Human capital formation, inequality, and competition for jobs
This paper develops a model where heterogeneous agents compete for the best available jobs. Firms, operating with different technologies, rank job candidates in the human capital dimension and hire the best available candidate due to complementarities between the worker´s human capital and technologies used in the production process. As a result, individuals care about their relative ranking in the distribution of human capital because this determines the firm they will be matched with and therefore the wage they will receive in equilibrium. The paper rationalizes a different channel through which peer effects and human capital externalities might work: competition between individuals for the best available jobs (or prizes associated with the relative position of individuals). We show that more inequality in the distribution of endowments negatively affects aggregate efficiency in human capital formation as it weakens competition for jobs between individuals. However, we find that the opposite is true for wage inequality, namely, more wage inequality encourages competition and, as a result, agents exert more effort and accumulate more human capital in equilibrium.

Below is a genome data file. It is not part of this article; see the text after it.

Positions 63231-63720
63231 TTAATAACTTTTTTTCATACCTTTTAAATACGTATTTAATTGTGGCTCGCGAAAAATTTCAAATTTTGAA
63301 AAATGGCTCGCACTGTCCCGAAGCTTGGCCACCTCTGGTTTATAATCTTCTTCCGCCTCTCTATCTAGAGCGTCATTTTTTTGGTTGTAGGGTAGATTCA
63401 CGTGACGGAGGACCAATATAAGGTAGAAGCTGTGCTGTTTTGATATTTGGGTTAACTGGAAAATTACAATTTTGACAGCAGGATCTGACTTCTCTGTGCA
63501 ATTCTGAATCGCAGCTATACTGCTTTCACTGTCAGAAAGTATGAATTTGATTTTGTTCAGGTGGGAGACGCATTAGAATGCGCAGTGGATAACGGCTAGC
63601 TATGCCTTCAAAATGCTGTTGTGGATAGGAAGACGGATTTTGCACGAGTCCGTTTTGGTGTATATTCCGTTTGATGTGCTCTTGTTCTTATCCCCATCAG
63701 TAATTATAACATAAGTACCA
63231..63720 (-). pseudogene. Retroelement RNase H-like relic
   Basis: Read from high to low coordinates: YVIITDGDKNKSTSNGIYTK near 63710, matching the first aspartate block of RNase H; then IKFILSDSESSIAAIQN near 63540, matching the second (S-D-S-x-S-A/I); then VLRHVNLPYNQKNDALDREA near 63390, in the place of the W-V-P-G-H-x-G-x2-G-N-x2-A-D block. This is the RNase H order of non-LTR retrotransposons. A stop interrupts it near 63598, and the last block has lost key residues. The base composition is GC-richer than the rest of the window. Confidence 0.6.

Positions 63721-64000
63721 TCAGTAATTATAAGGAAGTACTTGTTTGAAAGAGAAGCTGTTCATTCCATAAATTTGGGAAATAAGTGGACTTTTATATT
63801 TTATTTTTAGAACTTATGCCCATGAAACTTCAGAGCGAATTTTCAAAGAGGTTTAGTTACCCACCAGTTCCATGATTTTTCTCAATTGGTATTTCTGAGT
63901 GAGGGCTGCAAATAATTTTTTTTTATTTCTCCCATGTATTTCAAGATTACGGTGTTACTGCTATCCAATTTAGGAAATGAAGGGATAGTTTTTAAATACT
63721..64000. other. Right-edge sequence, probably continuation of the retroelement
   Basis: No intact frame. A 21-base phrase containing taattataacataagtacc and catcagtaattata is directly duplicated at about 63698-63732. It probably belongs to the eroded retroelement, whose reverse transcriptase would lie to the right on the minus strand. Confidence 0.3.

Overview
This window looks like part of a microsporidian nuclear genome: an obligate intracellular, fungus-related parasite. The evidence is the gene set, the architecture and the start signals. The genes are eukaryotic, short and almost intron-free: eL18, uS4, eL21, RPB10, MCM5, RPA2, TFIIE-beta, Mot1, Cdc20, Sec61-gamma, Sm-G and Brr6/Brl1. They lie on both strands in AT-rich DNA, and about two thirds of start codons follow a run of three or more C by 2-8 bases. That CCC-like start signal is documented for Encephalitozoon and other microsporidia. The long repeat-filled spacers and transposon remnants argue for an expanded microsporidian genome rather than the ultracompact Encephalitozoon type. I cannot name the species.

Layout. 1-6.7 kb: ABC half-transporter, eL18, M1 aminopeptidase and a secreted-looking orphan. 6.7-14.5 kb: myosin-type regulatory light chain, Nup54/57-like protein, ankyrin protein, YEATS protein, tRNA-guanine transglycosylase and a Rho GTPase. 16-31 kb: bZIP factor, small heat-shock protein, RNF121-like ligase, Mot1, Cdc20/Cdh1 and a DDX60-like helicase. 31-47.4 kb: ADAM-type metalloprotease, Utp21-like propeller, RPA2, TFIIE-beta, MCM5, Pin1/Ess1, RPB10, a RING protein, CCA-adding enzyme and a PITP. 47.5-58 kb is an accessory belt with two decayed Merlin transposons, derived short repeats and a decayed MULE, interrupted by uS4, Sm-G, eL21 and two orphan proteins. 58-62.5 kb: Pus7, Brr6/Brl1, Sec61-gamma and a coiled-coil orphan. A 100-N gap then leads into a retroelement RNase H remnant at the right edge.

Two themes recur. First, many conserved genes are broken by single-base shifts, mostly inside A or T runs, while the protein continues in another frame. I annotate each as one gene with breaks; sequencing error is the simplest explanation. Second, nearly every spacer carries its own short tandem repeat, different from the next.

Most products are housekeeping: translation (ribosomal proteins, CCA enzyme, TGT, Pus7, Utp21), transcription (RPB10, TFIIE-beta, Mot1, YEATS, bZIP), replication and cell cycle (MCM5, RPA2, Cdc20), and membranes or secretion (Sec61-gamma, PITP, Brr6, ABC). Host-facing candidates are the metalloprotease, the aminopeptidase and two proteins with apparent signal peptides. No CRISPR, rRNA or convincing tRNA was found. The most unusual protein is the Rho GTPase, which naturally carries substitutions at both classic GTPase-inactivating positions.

|Date of creation:||19 Sep 2007|
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